Tag Archives: S&M

Gay History – July 25, 1979: “Cruising” Movie Shoot Protested By NYC’s Gay Community

For those of you too young to remember the movie Cruising it is a 1980 psychological thriller film directed by William Friedkin of The Exorcist fame and starring Al Pacino. The film is loosely based on the novel of the same name, by New York Times reporter Gerald Walker. It’s about a rookie NYPD cop that goes undercover to bait a homophobic serial killer in the leather and  S&M world of New York’s Greenwich Village.

The National Gay and Lesbian Task Force ( back when they actually had a task and did something ) in a letter to the New York Times wrote that “in the context of an anti-homosexual society, a film about violent, sex-obsessed gay men would be seen as a film about all gay people.  The psychosexual dynamic of Cruising is certainly questionable—deliberately so, to some extent—though in chalking up violent homoerotic impulses to unresolved daddy issues, the movie may be a greater insult to the intelligence of psychoanalysts than to the sensibilities of gays.”

The movie suffered a huge backlash from the LGBT community which did everything  it could to disrupt the movies filming in Greenwich Village and promotion in NYC.

Village Voice writer Arthur Bell was the person who raised a call for full out sabotage on the movie writing that Friedkin’s film “promises to be the most oppressive, ugly, bigoted look at homosexuality ever presented on the screen,” he wrote, “the worst possible nightmare of the most uptight straight. I implore readers . . . to give Friedkin and his production crew a terrible time if you spot them in your neighborhoods.”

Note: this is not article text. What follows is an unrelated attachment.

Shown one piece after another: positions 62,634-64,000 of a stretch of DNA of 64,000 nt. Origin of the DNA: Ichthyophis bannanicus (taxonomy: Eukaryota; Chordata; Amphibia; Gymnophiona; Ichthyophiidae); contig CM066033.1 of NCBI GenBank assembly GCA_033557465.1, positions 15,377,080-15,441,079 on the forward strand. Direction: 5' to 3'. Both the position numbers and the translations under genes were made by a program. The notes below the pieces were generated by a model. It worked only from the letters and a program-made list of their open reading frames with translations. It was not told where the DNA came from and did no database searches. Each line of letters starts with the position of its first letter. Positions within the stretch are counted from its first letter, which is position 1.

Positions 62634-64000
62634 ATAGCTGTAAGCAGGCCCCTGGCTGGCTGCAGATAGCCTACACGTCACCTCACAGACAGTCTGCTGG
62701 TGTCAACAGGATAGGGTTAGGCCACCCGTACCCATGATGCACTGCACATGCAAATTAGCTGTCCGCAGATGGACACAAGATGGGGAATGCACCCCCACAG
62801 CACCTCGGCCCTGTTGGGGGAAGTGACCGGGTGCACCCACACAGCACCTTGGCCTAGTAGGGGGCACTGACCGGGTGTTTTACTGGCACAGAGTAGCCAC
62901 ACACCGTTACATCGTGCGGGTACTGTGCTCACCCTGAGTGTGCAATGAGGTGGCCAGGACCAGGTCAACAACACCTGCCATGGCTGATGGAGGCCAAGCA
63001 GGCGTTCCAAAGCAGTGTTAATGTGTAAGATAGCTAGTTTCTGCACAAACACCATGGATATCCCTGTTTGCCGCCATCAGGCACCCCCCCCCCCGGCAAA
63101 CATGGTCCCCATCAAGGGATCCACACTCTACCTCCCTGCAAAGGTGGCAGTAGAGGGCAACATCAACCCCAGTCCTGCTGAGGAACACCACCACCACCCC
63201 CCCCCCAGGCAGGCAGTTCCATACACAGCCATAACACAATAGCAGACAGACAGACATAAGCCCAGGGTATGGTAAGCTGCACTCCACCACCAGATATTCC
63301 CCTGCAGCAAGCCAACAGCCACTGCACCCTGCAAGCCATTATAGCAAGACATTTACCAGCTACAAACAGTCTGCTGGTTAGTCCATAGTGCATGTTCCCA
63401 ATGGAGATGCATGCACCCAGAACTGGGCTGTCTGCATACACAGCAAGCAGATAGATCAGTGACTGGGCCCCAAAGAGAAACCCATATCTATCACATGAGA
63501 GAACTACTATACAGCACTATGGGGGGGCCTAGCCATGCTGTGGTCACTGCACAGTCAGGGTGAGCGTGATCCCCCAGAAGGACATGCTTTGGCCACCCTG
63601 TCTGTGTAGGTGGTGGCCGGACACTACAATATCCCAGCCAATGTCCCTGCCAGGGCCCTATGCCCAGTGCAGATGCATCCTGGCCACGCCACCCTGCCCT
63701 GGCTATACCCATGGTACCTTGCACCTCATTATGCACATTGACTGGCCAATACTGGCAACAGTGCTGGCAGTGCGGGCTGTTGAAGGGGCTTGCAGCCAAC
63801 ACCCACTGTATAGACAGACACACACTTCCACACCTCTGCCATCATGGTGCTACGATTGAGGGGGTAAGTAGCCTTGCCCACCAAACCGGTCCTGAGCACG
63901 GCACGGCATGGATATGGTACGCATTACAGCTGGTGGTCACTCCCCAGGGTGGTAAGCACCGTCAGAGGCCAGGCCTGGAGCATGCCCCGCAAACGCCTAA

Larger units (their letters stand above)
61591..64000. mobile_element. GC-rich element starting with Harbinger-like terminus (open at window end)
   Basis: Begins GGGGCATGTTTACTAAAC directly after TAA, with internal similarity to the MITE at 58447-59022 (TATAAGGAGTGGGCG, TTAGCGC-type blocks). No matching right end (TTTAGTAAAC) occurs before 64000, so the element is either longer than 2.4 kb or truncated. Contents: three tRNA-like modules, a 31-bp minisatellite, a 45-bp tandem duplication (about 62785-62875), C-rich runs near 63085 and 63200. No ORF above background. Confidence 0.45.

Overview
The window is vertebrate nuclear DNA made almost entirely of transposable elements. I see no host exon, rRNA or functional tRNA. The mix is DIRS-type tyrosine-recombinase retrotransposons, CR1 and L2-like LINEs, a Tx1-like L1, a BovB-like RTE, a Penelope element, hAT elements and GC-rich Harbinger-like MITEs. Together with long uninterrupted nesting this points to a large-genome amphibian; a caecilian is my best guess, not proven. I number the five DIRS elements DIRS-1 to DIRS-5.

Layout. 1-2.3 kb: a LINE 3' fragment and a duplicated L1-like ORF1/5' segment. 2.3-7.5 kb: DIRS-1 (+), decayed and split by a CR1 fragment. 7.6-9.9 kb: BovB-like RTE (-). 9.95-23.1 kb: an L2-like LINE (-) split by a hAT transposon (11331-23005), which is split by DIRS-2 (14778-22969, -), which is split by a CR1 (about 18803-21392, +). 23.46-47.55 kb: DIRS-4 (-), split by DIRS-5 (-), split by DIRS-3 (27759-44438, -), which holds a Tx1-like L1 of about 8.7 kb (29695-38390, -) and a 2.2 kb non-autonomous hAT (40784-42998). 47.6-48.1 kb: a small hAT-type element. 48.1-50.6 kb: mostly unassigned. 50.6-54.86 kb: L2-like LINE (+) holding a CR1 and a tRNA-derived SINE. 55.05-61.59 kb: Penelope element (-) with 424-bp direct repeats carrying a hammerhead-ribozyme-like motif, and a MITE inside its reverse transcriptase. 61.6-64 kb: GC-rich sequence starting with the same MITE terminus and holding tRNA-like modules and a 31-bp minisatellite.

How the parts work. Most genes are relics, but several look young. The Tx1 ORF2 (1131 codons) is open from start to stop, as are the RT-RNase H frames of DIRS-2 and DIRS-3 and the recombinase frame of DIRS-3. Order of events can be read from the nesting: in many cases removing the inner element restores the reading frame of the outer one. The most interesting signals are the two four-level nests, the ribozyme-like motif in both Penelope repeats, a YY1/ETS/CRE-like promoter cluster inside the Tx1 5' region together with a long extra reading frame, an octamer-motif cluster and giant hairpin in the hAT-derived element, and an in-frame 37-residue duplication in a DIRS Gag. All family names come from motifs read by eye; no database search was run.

Gay-owned businesses on Christopher Street barred the filmmakers from their premises. People attempted to interfere with shooting by pointing mirrors from rooftops to ruin lighting for scenes, blasting whistles and air horns near locations, and playing loud music. One thousand protesters marched through the East Village demanding the city withdraw support for the film to which Mayor (and famous closet case) Ed Koch responded, “Whether it is a group that seeks to make the gay life exciting or to make it negative, it’s not our job to look into that.”

Al Pacino who starred in the movie said that he understood the protests but insisted that upon reading the screenplay he never at any point felt that the film was anti-gay. He said that the leather bars were “just a fragment of the gay community, the same way the Mafia is a fragment of Italian-American life,” referring to The Godfather, and that he would “never want to do anything to harm the gay community”.

Friedkin asked noted gay author John Rechy, to screen Cruising just before its release. Rechy had written an essay defending Friedkin’s right to make the film, although not defending the film itself.  At Rechy’s suggestion, Friedkin deleted a scene showing the Gay Liberation Front slogan “We Are Everywhere” as graffiti on a wall just before the first body part is pulled from the river, and added a disclaimer:

“This film is not intended as an indictment of the homosexual world. It is set in one small segment of that world, which is not meant to be representative of the whole.”

Friedkin later claimed that it was the MPAA and United Artists that required the disclaimer, calling it “part of the dark bargain that was made to get the film released at all ” and  “a sop to organized gay rights groups”.   Friedkin also said that no one involved in making the film thought it would be considered as representative of the entire gay community, but the late great gay film historian Vito Russo disputed Fredkin claims citing the disclaimer as “an admission of guilt” writing  “What director would make such a statement if he truly believed that his film would not be taken to be representative of the whole?”